Jeramey Jannene
Eyes on Milwaukee

City Seeks Restaurant or Cafe For Downtown Park

Its plan for Vel R. Phillips Plaza is to create new gathering spot for Westown.

By - Apr 25th, 2023 02:14 pm
Vel R. Phillips Plaza. Rendering by TKWA.

Vel R. Phillips Plaza. Rendering by TKWA.

The City of Milwaukee is looking for a “uniquely Milwaukee” food and beverage vendor to operate at Vel R. Phillips Plaza, a new downtown park planned along W. Wisconsin Ave.

A request for proposals (RFP) was issued this week to select a vendor. City officials hope the operator makes the plaza a marquee downtown destination. Construction is expected to begin this fall, with the plaza planned to open in time for the July 2024 Republican National Convention.

The vendor would operate from a new, glassy building near W. Wisconsin Ave. and N. 5th St. The plaza, honoring civil rights pioneer Vel Phillips, would run east along W. Wisconsin Ave. to N. Vel R. Phillips Ave.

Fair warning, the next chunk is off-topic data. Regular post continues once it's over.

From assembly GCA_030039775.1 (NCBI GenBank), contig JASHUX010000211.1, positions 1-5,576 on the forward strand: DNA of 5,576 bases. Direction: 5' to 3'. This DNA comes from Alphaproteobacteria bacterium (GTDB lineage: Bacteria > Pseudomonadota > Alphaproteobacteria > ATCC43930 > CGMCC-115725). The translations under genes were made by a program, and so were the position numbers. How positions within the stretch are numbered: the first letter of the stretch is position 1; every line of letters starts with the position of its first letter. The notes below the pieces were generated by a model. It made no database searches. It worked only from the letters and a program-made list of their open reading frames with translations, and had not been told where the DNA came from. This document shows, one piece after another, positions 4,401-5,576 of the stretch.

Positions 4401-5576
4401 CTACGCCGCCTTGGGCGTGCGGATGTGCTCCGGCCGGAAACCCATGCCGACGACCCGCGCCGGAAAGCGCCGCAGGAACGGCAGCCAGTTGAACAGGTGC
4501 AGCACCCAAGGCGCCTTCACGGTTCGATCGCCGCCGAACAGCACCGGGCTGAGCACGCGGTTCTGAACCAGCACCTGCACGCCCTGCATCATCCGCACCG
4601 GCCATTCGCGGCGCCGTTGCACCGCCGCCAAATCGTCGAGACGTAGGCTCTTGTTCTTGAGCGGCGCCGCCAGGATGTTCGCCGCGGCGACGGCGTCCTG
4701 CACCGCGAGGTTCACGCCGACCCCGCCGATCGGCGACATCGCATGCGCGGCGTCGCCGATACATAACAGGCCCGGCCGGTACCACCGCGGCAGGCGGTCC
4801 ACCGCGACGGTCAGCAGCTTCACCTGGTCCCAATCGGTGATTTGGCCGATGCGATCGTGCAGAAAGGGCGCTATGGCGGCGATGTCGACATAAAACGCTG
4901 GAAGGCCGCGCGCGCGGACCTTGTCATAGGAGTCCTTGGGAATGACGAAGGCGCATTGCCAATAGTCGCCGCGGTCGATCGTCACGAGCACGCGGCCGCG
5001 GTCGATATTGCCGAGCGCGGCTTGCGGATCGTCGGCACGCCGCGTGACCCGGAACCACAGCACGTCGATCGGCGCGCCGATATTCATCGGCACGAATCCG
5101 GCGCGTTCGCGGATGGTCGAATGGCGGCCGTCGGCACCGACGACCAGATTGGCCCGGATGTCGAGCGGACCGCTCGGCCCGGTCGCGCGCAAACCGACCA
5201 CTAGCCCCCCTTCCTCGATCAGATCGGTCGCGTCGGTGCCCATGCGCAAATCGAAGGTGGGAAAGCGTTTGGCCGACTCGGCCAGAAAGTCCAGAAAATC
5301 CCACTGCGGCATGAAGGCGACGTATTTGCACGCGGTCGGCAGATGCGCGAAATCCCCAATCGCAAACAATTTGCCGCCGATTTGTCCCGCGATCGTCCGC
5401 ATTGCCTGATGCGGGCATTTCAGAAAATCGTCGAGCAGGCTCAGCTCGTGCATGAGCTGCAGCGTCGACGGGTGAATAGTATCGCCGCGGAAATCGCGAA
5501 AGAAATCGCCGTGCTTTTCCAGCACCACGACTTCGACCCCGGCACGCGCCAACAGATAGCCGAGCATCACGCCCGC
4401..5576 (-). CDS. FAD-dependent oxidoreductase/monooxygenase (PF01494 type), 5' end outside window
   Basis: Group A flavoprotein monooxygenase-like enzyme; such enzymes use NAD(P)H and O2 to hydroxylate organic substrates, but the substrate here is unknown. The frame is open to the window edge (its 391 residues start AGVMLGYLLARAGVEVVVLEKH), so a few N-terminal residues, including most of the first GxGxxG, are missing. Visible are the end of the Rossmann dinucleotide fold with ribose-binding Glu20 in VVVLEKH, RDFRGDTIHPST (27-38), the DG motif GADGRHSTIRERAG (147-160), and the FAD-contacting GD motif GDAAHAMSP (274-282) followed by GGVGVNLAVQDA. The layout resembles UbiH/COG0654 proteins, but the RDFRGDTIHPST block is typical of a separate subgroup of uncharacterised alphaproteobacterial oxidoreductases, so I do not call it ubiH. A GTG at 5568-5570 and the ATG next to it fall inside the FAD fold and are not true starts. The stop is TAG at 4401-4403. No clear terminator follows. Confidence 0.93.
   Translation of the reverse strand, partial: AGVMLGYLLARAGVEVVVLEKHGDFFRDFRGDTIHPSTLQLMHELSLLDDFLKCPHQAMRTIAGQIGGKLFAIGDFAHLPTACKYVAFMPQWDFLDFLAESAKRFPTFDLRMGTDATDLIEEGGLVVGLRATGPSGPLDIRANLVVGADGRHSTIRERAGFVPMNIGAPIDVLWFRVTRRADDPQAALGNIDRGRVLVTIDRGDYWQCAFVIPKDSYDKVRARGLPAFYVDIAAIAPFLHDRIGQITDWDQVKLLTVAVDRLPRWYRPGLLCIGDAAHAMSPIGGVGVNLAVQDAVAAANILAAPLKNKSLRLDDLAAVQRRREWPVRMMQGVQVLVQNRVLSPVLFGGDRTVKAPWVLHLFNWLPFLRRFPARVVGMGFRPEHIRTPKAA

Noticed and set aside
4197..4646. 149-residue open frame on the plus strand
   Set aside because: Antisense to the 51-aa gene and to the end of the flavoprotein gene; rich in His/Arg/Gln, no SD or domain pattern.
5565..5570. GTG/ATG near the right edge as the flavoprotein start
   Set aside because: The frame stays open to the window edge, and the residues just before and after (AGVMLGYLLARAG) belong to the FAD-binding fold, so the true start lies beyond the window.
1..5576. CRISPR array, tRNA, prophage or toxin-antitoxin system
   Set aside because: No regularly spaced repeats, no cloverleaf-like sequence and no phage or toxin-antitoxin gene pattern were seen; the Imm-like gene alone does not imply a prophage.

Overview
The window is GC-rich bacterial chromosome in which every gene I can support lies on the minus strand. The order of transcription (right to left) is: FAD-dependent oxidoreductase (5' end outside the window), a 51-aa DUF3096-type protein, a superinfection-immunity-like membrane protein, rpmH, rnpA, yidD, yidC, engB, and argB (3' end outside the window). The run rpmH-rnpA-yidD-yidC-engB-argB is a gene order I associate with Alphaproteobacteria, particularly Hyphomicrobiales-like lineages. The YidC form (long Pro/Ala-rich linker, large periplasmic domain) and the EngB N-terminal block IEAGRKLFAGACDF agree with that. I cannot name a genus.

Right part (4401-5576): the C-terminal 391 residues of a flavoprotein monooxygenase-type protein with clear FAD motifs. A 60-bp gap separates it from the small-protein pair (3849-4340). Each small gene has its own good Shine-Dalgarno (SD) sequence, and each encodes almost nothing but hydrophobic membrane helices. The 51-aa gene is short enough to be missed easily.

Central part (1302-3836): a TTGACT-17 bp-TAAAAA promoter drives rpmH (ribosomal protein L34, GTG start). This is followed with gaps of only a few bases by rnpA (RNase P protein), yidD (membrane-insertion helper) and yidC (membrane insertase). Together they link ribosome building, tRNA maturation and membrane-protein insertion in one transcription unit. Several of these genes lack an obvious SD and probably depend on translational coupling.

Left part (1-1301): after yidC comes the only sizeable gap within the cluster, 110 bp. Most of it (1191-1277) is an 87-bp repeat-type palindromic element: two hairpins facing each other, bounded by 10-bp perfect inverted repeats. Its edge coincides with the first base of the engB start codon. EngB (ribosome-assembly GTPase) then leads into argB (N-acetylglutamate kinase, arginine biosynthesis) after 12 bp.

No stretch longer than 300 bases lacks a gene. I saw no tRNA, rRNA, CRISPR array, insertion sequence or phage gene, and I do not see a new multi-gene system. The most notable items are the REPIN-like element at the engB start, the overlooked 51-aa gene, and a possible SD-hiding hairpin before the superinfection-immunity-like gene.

“The location couldn’t be more promising,” said Mayor Cavalier Johnson at a press conference Monday. The mayor ticked off a long list of nearby projects, including the $456 million expansion of the convention center, Fiserv’s headquarters relocation to HUB640, the planned Kohl’s department store, The Avenue, 3rd Street Market Hall, Bradley Symphony Center and new Milwaukee Tool downtown office. “There is much more happening in the Westown neighborhood as well.”

Located just east of the Hilton Milwaukee City Center hotel, Downtown’s largest, the building is located within a few blocks of more than 1,000 hotel rooms, thousands of downtown workers and a quickly-growing cluster of 2,500 apartments, the RFP notes.